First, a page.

Monday, June 17, 2024

Bossier History: Anna P. Tooke Memorial Library Branch: Worth the Wait

by BPT Staff
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Until the past few weeks when the new Bossier Central Complex Library opened in Bossier City, the newest building in the Bossier Parish library system was the Koran community’s Anna P. Tooke Memorial Library, a modern building nestled in the woods close to Lake Bistineau. This lovely building had come a long way from the original Koran community branch library, the system’s southernmost branch, which was a parked, defunct, converted-Ford bookmobile, that provided no seating, toilets, heat or reliable cooling, and was located on an old dumpsite. 

Pam Carlisle | Bossier Parish History Center

The parish government (police jury) paid to move the immobile bookmobile to the former dumpsite, where it was parked next to a dumpster. In the early 1980’s the American Legion approved moving the old bookmobile to their land on Highway 527 near Johnson Koran Road. Circulation went up in this more visible location. 

Finally, a mobile building replaced the bookmobile in 1987. Even as a temporary utility building that was only 616 square feet, it was a major upgrade, boasting quadrupled book capacity, room for four child-size seats chairs and four adult patron seats, and magazine racks. It also had a heating and cooling system, but still, no bathroom. When that was needed, there was a convenience store nearby. If the staff member needed to run to the store’s facilities, they’d just put up a temporarily closed sign. And like in the parked book mobile, it was only open one day a week, Wednesdays. Storytimes were packed, and patrons appreciated the personal attention of library staff member Ms. Nita, who would have a stack of books waiting for them, based on her knowledge of their personal preferences. The community clamored for better facilities, but no land to put it on was forthcoming.

In 2012, police juror Bob Brotherton decided he and his cousins could change that. They agreed to donate three acres of land on Fairview Point Road, near Camp Joy Road to the Bossier Parish Police Jury for a library in memory of their grandmother, Anna P. Tooke. Mrs. Tooke had been a teacher in Haughton of English and Library Science for almost 40 years and who had raised Mr. Brotherton in a book-filled home. The library on this land was constructed for the Koran and Elm Grove communities in 2014. The branch opened to the public in Spring 2015 along with a playground, covered patio with outdoor tables, and a walking path, which the Tooke descendants hoped would make the library not only a place to get books and information, but also a community gathering spot.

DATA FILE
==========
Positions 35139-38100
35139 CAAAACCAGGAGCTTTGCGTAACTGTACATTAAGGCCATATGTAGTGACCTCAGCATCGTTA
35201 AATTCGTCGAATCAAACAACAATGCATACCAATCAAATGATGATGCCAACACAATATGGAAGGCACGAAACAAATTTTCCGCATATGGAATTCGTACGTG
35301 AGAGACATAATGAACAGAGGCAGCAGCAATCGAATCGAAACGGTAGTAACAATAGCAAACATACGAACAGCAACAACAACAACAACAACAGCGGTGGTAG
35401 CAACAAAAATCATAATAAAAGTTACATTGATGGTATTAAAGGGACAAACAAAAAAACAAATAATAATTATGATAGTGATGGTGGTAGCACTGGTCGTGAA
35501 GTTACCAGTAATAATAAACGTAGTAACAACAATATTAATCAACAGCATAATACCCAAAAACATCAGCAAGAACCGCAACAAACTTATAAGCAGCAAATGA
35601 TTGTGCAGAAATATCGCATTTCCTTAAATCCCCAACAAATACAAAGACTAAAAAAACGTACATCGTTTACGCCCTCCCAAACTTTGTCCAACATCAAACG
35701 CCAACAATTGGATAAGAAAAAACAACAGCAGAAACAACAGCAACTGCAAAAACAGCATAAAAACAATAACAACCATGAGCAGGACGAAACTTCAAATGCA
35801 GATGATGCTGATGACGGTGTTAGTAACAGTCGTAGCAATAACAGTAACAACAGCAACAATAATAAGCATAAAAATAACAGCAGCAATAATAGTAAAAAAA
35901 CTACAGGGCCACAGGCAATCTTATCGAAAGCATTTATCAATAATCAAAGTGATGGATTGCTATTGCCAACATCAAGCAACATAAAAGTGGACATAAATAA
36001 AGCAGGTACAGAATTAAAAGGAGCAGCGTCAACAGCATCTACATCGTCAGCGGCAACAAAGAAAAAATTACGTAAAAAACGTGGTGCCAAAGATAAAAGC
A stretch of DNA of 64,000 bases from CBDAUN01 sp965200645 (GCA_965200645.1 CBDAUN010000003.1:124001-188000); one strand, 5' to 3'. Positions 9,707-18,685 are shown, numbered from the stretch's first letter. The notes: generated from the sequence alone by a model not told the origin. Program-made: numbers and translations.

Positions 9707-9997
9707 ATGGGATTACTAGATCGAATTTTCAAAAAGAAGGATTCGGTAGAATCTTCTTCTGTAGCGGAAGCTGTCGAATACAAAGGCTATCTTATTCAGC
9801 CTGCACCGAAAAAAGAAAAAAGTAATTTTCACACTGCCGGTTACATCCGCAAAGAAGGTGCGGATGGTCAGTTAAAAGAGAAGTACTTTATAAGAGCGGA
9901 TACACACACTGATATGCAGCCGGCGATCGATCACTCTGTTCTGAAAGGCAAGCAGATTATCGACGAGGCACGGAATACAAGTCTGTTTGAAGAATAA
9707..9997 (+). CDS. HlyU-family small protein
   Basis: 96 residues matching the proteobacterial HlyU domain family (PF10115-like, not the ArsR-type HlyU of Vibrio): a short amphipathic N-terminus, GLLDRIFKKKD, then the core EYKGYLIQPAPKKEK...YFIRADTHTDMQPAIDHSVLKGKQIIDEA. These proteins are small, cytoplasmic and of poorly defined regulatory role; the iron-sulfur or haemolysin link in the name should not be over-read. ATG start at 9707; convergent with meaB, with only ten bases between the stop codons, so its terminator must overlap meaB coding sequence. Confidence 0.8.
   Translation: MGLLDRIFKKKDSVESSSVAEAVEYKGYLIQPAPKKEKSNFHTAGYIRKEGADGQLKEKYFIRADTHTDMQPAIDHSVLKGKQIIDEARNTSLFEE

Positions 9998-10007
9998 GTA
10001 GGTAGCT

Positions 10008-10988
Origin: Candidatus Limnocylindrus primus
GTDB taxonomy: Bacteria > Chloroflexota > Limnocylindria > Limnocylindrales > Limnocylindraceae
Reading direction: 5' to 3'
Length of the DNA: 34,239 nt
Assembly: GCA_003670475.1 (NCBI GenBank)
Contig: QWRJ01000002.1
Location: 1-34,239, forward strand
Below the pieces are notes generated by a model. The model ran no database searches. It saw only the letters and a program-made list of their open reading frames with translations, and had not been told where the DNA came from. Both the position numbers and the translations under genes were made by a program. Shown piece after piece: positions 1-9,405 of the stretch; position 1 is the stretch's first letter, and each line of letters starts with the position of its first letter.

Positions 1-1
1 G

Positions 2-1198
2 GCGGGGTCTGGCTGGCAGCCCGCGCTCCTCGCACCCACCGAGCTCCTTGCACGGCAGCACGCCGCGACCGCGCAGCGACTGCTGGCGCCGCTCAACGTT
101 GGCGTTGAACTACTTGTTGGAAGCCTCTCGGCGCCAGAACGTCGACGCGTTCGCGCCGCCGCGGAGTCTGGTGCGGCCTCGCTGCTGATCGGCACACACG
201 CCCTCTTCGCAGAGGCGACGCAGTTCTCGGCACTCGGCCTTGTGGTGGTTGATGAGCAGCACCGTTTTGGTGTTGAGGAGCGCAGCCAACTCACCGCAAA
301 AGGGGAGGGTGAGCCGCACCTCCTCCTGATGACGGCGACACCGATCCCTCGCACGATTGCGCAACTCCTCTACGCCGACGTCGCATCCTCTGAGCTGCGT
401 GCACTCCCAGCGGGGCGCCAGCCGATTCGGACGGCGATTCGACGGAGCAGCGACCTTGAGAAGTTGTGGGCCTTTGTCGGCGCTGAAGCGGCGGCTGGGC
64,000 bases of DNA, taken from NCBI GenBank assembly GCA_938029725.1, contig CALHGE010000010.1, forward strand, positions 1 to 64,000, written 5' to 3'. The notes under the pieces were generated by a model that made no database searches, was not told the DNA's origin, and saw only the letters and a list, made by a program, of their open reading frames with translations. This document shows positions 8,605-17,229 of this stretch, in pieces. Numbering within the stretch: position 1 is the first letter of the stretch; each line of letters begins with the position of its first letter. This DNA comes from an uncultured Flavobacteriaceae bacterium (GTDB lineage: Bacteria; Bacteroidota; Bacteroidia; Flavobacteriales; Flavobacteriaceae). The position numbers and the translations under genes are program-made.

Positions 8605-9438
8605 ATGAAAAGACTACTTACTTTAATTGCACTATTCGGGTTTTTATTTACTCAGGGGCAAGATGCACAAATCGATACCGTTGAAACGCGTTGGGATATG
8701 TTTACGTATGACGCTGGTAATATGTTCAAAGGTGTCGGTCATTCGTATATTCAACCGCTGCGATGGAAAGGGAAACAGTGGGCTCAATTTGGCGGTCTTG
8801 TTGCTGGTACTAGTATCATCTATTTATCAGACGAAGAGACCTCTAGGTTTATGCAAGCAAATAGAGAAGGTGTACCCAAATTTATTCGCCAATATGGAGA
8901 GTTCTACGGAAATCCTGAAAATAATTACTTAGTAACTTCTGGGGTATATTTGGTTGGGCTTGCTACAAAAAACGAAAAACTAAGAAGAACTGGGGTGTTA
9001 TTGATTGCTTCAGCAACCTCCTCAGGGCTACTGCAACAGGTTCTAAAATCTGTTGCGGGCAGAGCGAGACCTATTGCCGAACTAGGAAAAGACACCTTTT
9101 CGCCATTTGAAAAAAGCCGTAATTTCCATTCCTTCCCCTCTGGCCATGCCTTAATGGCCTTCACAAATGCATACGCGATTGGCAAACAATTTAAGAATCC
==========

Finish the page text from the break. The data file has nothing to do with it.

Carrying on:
Almost right away, the Anna P. Tooke Memorial Library served its purpose as a community center when the library served as a sandbag distribution center during bad flooding in Koran in 2015. During the Covid lockdowns of 2020, the Tooke library parking lot became a spot for bingo games, with players staying in their vehicles for social distancing. It also hosts scenic Easter egg hunts on the playground, patio and other areas of the property. 

The striking building, with its large windows, features deep overhangs from the sloping roof that eases the visual impact on the surrounding landscape of fields and forest, and blends the indoor and outdoor spaces. The building contains natural sustainable materials and passive solar elements to ease its environmental impact, too. For these special elements, the building’s architect, Prevot Design Services won the American Institute of Architects Shreveport Honor Award in December, 2015.

If you have any stories, photos or other information relating to the history of Bossier Parish libraries, or of Bossier Parish citizens who have contributed to community life in Bossier, the History Center may be interested in adding the materials to its research collection by donation or by scanning them and returning the originals. Call or visit us to learn more. We are open M-Th 9-8, Fri 9-6, and Sat 9-5. Our phone number is (318) 746-7717 and our email is [email protected]. We can also be found online at https://www.facebook.com/BPLHistoryCenter/

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